Friday, March 23, 2018

The Shape of Water: A Beautifully Humane Film

Movie Review: The Shape of Water (2017)
Version: Cable purchase

For transparency, let me begin by saying I've never cared for alien-monster movies. But The Shape of Water isn't your typical alien-monster movie. Actually, the "monster" in the film isn't an alien and it isn't really a monster. On the IMDB page, it is listed as "Amphibian Man".

Now let me explain why I was blown away by the humane element of this film. Amphibian Man has been dragged from a rain forest in South America by an American intelligence officer during Cold-War-era America, sometime in early 1960's. He is seen as a threat and treated as a monster, but Amphibian Man is far from one. He is sentient, with more than simply intelligence but also with an emotional core, a soul. He only acts out aggressively in response to abuse, torture really, by the intelligence officer, played venomously and angrily by Michael Shannon. It is rare to see a film treat a non-human being with sympathy, but we find it even more so in The Shape of Water.

Without treating Amphibian Man simply as a threatening monster but as another thinking, feeling, sympathetic character on par with any human, it allows the viewer to focus on the themes on humanity instead of the horror of monstrosity. The real monster, it shows, is the inhumanity of human against humanity, depicted by the way Shannon's character, Strickland, treats the other characters in the film: mute character Elisa, played with precision by Sally Hawkins; African American character Zelda, played with passion by Octavia Spencer; the other cleaning staff, mostly composed of minorities; and the scientist seeking to save Amphibian Man from Strickland's abuses, Dr Hoffstetler, also a Russian asset, played by Michael Stuhlbarg. There is a point during the story in which Strickland ponders creation and whether anyone but his own kind could have been created in the image of God, using it as a crutch to abuse others, anyone who doesn't mirror his white maleness but especially Amphibian Man, showing no pity and no empathy for others.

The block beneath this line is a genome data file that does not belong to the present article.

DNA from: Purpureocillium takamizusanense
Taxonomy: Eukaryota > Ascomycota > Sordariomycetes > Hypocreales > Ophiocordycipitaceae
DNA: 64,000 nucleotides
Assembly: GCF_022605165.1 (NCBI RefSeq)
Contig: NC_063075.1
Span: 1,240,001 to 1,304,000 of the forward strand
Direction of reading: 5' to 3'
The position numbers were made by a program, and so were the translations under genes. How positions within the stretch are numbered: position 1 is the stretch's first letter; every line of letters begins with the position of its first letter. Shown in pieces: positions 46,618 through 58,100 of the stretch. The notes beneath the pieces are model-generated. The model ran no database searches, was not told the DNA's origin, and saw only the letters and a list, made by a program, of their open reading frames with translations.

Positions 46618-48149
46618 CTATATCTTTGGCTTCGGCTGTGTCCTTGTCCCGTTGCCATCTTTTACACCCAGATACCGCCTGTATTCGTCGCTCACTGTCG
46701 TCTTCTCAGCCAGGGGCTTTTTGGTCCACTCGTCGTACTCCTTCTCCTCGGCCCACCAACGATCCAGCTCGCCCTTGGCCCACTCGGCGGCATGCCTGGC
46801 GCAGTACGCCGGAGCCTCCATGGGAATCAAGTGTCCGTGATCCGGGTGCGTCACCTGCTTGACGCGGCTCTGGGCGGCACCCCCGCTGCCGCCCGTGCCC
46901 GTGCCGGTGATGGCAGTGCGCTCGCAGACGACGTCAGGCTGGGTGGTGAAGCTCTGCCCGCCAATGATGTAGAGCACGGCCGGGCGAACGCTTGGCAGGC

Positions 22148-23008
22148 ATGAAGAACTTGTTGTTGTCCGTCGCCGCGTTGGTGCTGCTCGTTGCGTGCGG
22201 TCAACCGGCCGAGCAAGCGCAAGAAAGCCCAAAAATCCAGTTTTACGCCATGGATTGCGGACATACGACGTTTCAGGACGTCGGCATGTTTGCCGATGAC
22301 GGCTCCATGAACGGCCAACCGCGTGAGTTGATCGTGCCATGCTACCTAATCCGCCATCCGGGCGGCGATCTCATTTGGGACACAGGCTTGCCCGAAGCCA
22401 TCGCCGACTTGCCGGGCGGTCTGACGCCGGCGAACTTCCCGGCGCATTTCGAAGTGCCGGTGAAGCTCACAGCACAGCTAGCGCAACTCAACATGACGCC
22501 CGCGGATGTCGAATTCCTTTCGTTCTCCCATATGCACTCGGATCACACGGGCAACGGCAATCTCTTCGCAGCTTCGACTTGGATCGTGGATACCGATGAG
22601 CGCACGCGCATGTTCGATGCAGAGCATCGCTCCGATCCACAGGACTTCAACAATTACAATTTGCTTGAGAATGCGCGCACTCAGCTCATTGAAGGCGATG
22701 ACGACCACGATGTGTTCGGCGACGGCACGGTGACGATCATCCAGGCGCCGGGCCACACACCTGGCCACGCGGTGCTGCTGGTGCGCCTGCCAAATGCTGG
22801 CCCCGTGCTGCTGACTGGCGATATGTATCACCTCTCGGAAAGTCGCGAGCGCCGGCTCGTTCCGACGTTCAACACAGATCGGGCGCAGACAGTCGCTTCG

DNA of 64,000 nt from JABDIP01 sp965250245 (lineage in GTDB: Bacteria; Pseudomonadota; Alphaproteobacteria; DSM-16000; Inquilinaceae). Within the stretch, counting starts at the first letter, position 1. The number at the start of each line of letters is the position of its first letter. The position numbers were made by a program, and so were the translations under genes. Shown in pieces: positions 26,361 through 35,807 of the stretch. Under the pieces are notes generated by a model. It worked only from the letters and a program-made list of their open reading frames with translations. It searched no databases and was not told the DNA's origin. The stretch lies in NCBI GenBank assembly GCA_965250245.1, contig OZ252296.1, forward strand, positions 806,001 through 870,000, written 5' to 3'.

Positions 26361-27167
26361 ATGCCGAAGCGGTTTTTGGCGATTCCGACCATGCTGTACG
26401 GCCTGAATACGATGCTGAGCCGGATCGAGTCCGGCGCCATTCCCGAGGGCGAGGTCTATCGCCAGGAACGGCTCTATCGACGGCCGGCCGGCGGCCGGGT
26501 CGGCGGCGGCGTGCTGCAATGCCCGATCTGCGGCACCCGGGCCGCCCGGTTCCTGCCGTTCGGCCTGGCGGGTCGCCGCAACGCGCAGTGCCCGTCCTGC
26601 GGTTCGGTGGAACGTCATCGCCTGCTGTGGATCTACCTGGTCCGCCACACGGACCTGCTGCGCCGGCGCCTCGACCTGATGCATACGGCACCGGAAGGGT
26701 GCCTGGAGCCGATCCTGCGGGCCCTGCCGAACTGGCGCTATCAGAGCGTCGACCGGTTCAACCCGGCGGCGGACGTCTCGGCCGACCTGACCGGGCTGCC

The theme of The Shape of Water, however, is isolation and loneliness. Elisa, who is a mute, feels lonely and isolated by her inability to speak. She immediately relates to Amphibian Man, who is alone and isolated in the government research facility in which she is a lowly scrub woman, working around barriers to accessing the room where he is locked up to communicate with him and come to know him as a person rather than as a strange being. Strickland uses Amphibian Man's isolation to torture him with plans to disembowel the creature to learn more about his dual ability to breathe in the water and out. Elisa hatches a plan to save Amphibian Man, with the help of Zelda and Elisa's graphics artist friend Giles, with her ultimate plan being to release Amphibian Man when the spring rains come and flood the canals, so he can swim away to safety. But getting to that time and place is fraught with risks and difficulties. Part of the danger involves Soviet spies, who also want to get their hands on Amphibian Man. Another part is the military, who put pressure on Strickland to gut Amphibian Man and end the research project. Still another is Strickland's search for vengeance against Amphibian Man for biting off his fingers in an abuse-baited attack early in the film -- Strickland seethes with hatred. You could also say that Strickland felt isolated and lonely in a world of "others", who aren't like him. And Hoffstetler felt isolated and lonely as a Russian asset. They all encountered Amphibian Man in a different way and their lives changed as a result of their encounters.

You might not relate as well to Strickland's mindset if you didn't live through the Cold War days, but you might be able to understand the personality of a bigot, which Strickland clearly is. Someone  showing disregard for both Zelda and her husband in their own home, weaker (in his eyes) Elisa, and of course, the creature who couldn't possibly be created in the image of Strickland's God and, thus, unworthy of respect or mercy. But perhaps you can relate to many characters' humanity and how it was shaped by the amphibian in the water. It may well be that you will be shaped by it, too.

Why watch The Shape of Water? It's a well-made film with compelling characters and worthy themes. It's more than entertaining, although it is that, too. It's a beautiful film about acceptance and freedom of spirit, and it's about finding commonality in the uncommon among us. The Shape of Water won Best Picture Oscar for a reason. Because it earned it.

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